Yesterday morning’s session on the Disruptive Thinking Stage was one of the most well-attended and lively presentations of the entire show, with dealers hungry to understand today’s changing customer landscape. Three presenters from Synchrony, one of the largest issuers of store credit cards in the United States, were joined by two members of the Piaggio Group.

The event began with Heather Weidner, Synchrony lVP marketing leader, presenting a new, 1,500-person study on powersports and motorcycle buyer trends. Among the key findings: Consumer sentiment is way up, with far fewer fears about a recession. Also, buyers are doing way more online research.

“There are nine items on this list,” she said, referring to a slide about how buyers do their homework. “But only two are in-person.”

Yes, consumers might visit a dealership, but that only tends to come at the end, for the actual purchase, Weidner said, and that makes it especially important to focus on marketing.

Sheffield added that there’s overwhelming research done by consumers on YouTube and that having a presence there with 30-second product videos helps tremendously.

But what about the money? Interestingly, Charles Smith, AVP sales for powersports and trailer at Synchrony, said that their research shows how little price actually matters, thanks to financing. Still, financing confuses buyers. Customers know it exists – but they tend not to see this concretely. Josh Marsh, trade marketing manager at Piaggio Group Americas, underlined how important it is to have those numbers in front of a customer on the sales floor, not back in some scary finance office.

Michael Angeli, national sales manager at Piaggio Group Americas, added that you want to break down costs into real terms.

“It could be as simple as (saying) ‘You could be riding a $25,000 motorcycle for as low as $359 a month,’ and that puts it in perspective for a consumer to say, ‘Wow, I never thought I could afford a $25,000 motorcycle.'”

What’s a blind spot for dealers today? Continued customer engagement such as rider meet-ups and donut rides, all leading to further sales. But Angeli added that you can’t sell what you don’t have.

“Eighty percent of our customers are going to buy at least three accessories,” but he added that even though dealers know there’s more markup there and greater financing opportunities to roll that into a primary sale, customers need to associate your dealership with those products – or you’ll lose that purchase to the web.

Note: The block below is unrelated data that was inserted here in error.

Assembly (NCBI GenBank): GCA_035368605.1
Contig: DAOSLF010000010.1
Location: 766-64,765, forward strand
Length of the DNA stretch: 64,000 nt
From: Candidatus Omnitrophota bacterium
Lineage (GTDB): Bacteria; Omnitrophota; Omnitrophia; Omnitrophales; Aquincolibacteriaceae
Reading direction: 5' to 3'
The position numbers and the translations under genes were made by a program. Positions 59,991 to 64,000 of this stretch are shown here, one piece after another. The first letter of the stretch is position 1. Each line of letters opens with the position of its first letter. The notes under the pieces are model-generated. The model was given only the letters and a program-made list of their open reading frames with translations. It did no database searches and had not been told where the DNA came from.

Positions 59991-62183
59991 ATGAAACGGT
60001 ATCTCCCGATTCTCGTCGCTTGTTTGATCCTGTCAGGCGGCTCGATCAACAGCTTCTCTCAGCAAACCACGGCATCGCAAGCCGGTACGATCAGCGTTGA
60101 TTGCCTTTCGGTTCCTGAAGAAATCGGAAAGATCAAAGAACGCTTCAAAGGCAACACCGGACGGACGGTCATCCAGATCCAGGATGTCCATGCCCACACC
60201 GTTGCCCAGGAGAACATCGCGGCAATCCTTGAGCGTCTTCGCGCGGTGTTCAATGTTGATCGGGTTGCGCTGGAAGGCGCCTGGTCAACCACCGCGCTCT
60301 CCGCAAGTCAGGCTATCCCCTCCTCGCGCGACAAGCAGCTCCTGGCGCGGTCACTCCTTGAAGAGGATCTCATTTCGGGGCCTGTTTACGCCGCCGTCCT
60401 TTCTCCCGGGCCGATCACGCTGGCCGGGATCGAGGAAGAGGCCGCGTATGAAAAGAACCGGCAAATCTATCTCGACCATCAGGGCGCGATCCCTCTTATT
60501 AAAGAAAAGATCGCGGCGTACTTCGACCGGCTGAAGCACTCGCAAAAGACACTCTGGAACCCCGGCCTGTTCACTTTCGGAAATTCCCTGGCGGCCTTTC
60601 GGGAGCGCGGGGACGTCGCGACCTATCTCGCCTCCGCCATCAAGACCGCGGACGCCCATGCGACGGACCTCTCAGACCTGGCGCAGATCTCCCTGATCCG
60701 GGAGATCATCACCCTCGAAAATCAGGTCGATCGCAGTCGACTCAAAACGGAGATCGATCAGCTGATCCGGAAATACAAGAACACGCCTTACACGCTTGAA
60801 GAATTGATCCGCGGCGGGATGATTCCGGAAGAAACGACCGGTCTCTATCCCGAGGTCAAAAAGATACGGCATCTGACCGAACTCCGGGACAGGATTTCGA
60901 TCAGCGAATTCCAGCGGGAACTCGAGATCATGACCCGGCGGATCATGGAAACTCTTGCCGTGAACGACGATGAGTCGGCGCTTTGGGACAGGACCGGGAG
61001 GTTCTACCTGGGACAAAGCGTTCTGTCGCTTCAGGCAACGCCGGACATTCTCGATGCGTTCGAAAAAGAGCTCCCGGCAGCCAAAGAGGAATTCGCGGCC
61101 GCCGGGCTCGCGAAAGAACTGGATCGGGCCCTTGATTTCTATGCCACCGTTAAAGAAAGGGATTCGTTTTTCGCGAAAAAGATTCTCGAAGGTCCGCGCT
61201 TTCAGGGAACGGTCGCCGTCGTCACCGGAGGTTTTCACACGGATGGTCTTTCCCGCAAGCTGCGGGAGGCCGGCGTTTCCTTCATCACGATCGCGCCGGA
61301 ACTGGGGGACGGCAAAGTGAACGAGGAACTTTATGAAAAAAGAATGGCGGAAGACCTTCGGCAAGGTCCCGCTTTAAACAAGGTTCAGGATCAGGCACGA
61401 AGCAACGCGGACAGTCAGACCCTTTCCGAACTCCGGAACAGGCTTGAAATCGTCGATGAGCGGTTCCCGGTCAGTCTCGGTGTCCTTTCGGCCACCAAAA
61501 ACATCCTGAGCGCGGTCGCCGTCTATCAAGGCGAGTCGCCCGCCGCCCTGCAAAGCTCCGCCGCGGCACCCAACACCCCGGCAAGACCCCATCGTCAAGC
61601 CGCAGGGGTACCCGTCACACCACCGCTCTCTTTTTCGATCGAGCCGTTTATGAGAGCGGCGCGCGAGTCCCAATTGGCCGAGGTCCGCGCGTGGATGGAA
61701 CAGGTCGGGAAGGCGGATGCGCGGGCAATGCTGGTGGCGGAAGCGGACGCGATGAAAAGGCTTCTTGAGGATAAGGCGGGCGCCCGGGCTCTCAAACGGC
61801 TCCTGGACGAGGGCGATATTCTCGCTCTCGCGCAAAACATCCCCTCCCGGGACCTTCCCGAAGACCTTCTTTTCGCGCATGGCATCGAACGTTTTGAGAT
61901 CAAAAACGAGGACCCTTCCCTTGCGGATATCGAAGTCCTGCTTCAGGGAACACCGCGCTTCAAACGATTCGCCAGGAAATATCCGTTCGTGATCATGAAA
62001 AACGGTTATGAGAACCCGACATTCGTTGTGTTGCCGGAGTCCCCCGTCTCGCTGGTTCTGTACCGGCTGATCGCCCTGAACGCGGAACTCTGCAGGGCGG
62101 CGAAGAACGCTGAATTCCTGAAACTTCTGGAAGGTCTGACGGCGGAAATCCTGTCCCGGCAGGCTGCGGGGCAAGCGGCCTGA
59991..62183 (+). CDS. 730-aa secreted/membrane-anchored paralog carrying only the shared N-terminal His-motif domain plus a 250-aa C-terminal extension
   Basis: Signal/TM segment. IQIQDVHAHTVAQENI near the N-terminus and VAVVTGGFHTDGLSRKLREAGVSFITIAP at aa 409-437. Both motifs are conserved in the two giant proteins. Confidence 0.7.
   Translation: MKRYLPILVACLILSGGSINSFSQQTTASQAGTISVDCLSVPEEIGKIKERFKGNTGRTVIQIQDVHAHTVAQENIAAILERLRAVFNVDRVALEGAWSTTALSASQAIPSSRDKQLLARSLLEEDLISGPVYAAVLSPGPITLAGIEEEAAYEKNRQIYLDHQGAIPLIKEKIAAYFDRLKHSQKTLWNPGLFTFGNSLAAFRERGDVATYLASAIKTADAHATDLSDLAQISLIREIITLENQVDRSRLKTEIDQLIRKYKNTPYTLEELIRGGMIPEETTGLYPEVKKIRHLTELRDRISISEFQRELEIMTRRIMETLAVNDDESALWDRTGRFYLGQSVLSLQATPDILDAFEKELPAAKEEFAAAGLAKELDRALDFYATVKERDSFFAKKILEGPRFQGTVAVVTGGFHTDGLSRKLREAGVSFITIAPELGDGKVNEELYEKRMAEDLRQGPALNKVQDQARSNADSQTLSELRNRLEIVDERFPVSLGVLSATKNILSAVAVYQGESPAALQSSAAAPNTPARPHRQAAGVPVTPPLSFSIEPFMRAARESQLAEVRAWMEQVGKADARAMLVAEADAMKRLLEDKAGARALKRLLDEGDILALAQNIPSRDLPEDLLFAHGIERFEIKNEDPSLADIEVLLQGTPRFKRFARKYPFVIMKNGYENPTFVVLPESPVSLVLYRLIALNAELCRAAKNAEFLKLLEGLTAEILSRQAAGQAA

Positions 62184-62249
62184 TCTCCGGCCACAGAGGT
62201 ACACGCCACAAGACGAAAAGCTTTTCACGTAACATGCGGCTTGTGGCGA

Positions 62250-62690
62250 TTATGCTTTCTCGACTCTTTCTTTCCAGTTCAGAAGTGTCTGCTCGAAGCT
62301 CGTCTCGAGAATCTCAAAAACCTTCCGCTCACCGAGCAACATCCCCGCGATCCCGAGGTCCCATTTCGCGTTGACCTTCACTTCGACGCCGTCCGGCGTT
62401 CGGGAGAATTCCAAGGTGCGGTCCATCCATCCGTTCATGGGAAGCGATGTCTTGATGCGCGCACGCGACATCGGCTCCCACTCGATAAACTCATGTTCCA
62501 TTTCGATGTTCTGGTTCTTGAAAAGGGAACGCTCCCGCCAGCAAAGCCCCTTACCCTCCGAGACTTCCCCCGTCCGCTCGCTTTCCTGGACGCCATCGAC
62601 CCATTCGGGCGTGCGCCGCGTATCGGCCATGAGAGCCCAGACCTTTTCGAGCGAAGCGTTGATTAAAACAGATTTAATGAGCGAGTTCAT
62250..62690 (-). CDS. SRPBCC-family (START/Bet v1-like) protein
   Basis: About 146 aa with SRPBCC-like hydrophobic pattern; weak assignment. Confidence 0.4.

Rod “Woody” Woodruff, president and CEO of the Legendary Sturgis Buffalo Chip, presented Mike Rabideau with the Spirit of the Chip Award at AIMExpo’s 2 Wheel Custom Showcase on Wednesday.

Protecting Your Business

Be Sure to have the Right Insurance

Do you have the proper insurance for your business? You might think you do, but during the last talk on the Disruptive Thinking stage Wednesday, a few experts cautioned that it’s highly likely you’re not as protected as you may assume.

Douglas Choi, VP of risk management at the Liberty Company Insurance Brokers in Irvine, California, made it clear you’re at risk if you modify a vehicle even slightly.

“So as a dealership you think, ‘Oh, my business is I take a product manufactured by someone else, Kawasaki, Yamaha, whoever,” he said. “And I sell that product.”

But he said most dealers make at least minor modifications. “And so, in a way, you become the manufacturer as well.” For this reason, Choi says, there’s a hazard for dealers who haven’t insured themselves against that kind of lawsuit.

Rick Kallas, Barry Glenn, Sanjay Mehta, Douglas Choi, and Jared Burt

Another hazard, explained by Sanjay Mehta, Risk Management at Liberty Company, is what’s known as risk transfer. That means a claim could come from a product defect, or from customer misuse of a product.

“As a dealer, you’re in a very unique position because you’re between the product manufacturer and the consumer,” he said. “You need to be evaluating the contract and the agreements that you have with your vendors to make sure you understand what risk and what liability am I keeping and what risk and what liability have been transferred.”

No matter what, Mehta said, you have to be insured accordingly, and that includes being certain that your insurance protects you from even being named in a lawsuit.

Choi outlined further liability you might not perceive. For instance, there are dealers that also sell food. Technically, they’re also operating as a restaurant but probably aren’t insured as one.

A different risk noted by Barry Glenn, Human Resources and Benefits at Triada Health in Houston, is the sheer cost of insuring your employees. Glenn sees too many employers offer insurance at zero monthly premium. The flaw is that you’re not nudging your employee to move to a spouse’s plan with a lower rate.

“We changed at our company to (paying) 93 percent of premiums and we’re still paying the vast majority of it,” he said. “But our enrollment percentage dropped by 22 percent. We saved tens of thousands of dollars, with no difference in experience for our employees.”

Team Building Through Game Play

Dungeons & Dragons may be Good for Business

It might be counterintuitive and a bit out there, but David Savlowitz, CEO and founder of Competitive Analytics, said there’s power in role-playing games, or RPGs. He shared several reasons why during Wednesday’s Lunch & Learn in the MIC Business Center.

The classic RPG is Dungeons & Dragons, and Savlowitz explained how these sorts of exercises, where employers and staff members each take on a character, can be used as icebreakers and for team-building.